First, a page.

Student Analysis Could Help the World’s Largest ‘Leave No Trace’ Event Go Carbon-Neutral
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After a day gallivanting in Nevada’s dusty Black Rock desert, attendees in the know at Burning Man—the weeklong counterculture bacchanal that begins Sunday—head to the “Foam Party,” where sprays, suds and skin are in ample supply.
But activities like this human car wash, which uses roughly 7,000 gallons of water a day, can be dirty business for Burning Man’s organizers, who want the annual revelry of free-spirited living to also be free of greenhouse gas emissions.
A new analysis of energy, waste and water interventions by University of Maryland environmental science and technology (ENST) students may offer a boon for the event’s 2030 carbon neutrality goal, and less burn for the planet. Developed this past spring as part of a senior capstone course—in partnership with the ENST alums behind the Burning Man Project installation, Ripple—the proposal outlines technologies, practices and continued education to get Burning Man off the grid, and serves as a model for other communities.
“To support 80,000 people in the middle of a desert takes a lot of energy, water, food waste management—all that stuff. Burning Man is sort of a carbon bomb,” said ENST Assistant Research Professor Peter May, who mentored the students on the analysis. “There are elements of Burning Man already in play to reduce the load, and we thought, how can we accelerate that schedule? What it would take to get there?”
Established in 1986, Burning Man transforms 4,000 acres of Nevada desert each year into a teeming, raucous “social experiment" the size of a small city. Steeped in the principles of community, art, self-expression, self-reliance and radical inclusion, it is marked by the burning of a 40-foot wooden effigy on its penultimate night. But its remote location, explosive attendance rates and ample activities—from live DJs to a bikini armor workshop—require significant resources and power. Organizers have made concerted efforts to educate attendees and encourage reuse and regenerative practices, but supplies—like water, food and fuel—must be trucked in and waste shipped out.
Transport, along with the estimated 10,000 generators continuously running at Burning Man, create a substantial amount of carbon, said Neil Gomes ’23. “A lot of attendees are really good at preserving resources, but I don’t think they’re thinking about how all of those supplies get there or the carbon emissions they produce.”
The analysis calls for new technologies—including solar PV shades, water recycling and anaerobic digesters to break down human waste—to negate the massive energy drain. For example, mandating rooftop solar panels for the thousands of RVs that attend each year could generate four megawatts of power each day with just six hours of sunlight, enough energy to potentially operate much of Burning Man. Employing an on-site anaerobic digester could produce both energy and a fertilizer biproduct. Water purification trailers could create safe drinking water from wastewater using ultra-filtration, reverse osmosis and UV treatment.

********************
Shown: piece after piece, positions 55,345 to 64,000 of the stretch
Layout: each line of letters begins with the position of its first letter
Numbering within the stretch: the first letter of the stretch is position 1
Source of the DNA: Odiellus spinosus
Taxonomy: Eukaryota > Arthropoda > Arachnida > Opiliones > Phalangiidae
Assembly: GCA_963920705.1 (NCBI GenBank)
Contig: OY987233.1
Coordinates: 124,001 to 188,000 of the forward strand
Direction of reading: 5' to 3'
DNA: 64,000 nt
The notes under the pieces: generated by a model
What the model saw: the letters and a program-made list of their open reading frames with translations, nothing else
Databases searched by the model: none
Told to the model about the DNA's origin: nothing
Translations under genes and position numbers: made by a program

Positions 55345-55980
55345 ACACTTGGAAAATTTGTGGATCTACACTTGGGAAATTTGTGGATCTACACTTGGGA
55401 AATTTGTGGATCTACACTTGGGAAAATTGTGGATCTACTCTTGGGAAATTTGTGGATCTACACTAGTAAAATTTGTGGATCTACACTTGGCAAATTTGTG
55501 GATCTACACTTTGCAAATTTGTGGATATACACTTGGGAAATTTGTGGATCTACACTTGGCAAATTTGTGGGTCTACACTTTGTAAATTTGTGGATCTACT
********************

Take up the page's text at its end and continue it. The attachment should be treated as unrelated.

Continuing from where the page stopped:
“I think the scale of the project really helped us understand that these interventions could mean a lot, not just at Burning Man but beyond,” said Hikaru Dunham ’23.
In 2020, a team of UMD alums and students was one of 10 selected to win the Land Art Generator Initiative International Design Challenge for its design, Ripple, a self-sustaining, environmental restoration base that pays homage to Indigenous traditions and the region’s ecological diversity It became one of the first permanent structures built on the Burning Man Project’s Fly Ranch in Nevada.
In addition to their collaboration with Ripple’s UMD alums and other team members, students consulted with Rico Newman, a Piscataway tribal elder, on engaging with regional Indigenous tribes and discussed logistics and existing carbon-reducing efforts with Black Rock Labs, an entity experimenting with new technologies at Burning Man.
The ideas are scalable and could be introduced to smaller, regional “Burns” to gauge their performance, said Matthew Prinn ‘23. Their impact could stretch beyond the seven days of desert artistic debauchery, too; the same strategies are suitable for similarly sized communities, he said. A proposed fleet of Dragon Wings—solar-powered mobile generators with extendable photovoltaic panels, available commercially—could not only negate Burning Man’s carbon footprint; it could be moved to neighboring tribal communities off-season to provide power and a revenue source. A 25-acre Dragon Wing farm could create enough energy to power 1.8 million homes.
Earlier this summer, May’s students and the Ripple team presented a case for a more sustainable Burning Man at the annual American Ecological Engineering Society’s Conference in Tampa. They will submit a paper in October to the Journal of Ecological Engineering Design.
Their ideas could catch fire with organizers and attendees alike by aligning with Burning Man’s credo of radical self-sufficiency and experimentation, May said.
“I’m hoping that with what these students have put together here and the right kind of soft touch, Burning Man can accelerate their time scale—because we’re running out of time,” he said.
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